Tommy Saxondale is an ex-roadie with anger management issues and his own pest control business in Stevenage. Having survived a hostile divorce, Tommy now lives with his girlfriend Magz. ... See full summary »
When famous DJ Alan Partridge's radio station is taken over by a new media conglomerate, it sets in motion a chain of events which see Alan having to work with the police to defuse a potentially violent siege.
After publishing a rant about 'idiots' - frantically hip, ignorant scenesters - Dan Ashcroft finds these same people embracing him as his idol and his nerves constantly tested by his biggest fan, moronic scene personality Nathan Barley.
A satire of British news programmes. It parodies the 'hard-hitting' Gulf War-era style of journalism, as well as mocking sports journalism, weather reports, American news programmes, business reports, soap operas, 'vox pops', and many other targets. Written by
Those are the headlines! God, I wish they weren't!
The headlines tonight: NATO annulled after delegate swallows treaty, car drives by window in town and Leicester man wins right to eat sister. Those are the headlines! Now fact me till I fart!
I was 13 when this life-changing show came on TV. Reaching a small audience on BBC2 at night, The Day Today was a parody of the distinctly British way of News programming, exaggerating all the usual idiosyncrasies and formalities. My granddad made me suffer the News every night when I was a kid so I really got the sense of humor that this show layed on so thickly.
Chris Morris is your utterly, utterly deadpan Anchorman delivering lines like '"I'm so sorry", yells exploding cleaner' to perfection. Alan Partridge (my first introduction to this popular character) is the sports presenter who hasn't a clue how to commentate or appeal to his audience, Peter O'Hanarha-hanrahan is the dunderhead foreign correspondent, Colaterie Sisters does the business news and Valerie Sinatra takes care of the roads in The Day Today Travel Tower a mile above the centre of London. There's also Sylvester Stewart doing the weather but explaining it with cryptic double-meanings that no one could ever figure out. Example 'Thunder and lightning about the volume of a Thin Lizzie concert.' Crazy one-off reporters such as Jonathan Sizz, Eugene Fraxby, Donnald Beth'le'Hem, Harfynn Teuport and Suzanna Geckaloyce are all equally as good despite their small amount of air time.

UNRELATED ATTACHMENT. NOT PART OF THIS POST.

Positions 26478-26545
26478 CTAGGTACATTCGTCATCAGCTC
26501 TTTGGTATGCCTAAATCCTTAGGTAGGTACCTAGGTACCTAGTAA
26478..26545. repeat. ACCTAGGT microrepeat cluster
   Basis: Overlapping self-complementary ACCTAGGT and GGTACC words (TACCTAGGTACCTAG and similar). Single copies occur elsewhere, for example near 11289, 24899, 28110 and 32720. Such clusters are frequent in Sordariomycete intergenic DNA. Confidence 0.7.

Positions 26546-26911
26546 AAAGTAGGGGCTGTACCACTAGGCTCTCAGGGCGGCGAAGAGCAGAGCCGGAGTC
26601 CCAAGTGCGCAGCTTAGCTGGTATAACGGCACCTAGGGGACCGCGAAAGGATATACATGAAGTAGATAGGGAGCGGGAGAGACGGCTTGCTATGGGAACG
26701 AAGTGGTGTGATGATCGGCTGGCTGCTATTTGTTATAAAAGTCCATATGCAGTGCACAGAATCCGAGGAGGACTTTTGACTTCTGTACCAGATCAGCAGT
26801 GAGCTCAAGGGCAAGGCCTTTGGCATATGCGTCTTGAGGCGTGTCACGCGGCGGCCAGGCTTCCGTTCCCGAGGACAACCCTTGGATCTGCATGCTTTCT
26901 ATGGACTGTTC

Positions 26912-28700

But the best of them all, without a doubt, is the hard-as-fock, the man without fear, the terrifyingly important mean machine Ted Maul. Always sent out to scope the most dangerous stories (such as a commuter train full of businessmen who have turned into barbarians because of track delays), Ted demands you pay attention and scares you into accepting the facts with his frighteningly authoritative voice. He's just so great, I cannot describe.
There was also several stories by American reporter Barbera Wintergreen with her horribly blown-out NTSC color. Barbera mostly reported on the many, many deaths of American serial killer Chapman Baxter, who always got the chair but actually died on it in various different ways (an electric toilet, while stuffing himself with cheeseburgers).
Without a single duff story, The Day Today is infinitely funny and endlessly quotable. Back in 1994, we never had MP3 players or sound-clips on the internet, so I actually made mix tapes of all the best bits (really hard to choose) and memorised practically every episode from beginning to end. To this Day (today) I still remember it all. Why haven't I bought the DVD yet? And remember, fact times importance equals NEWS!
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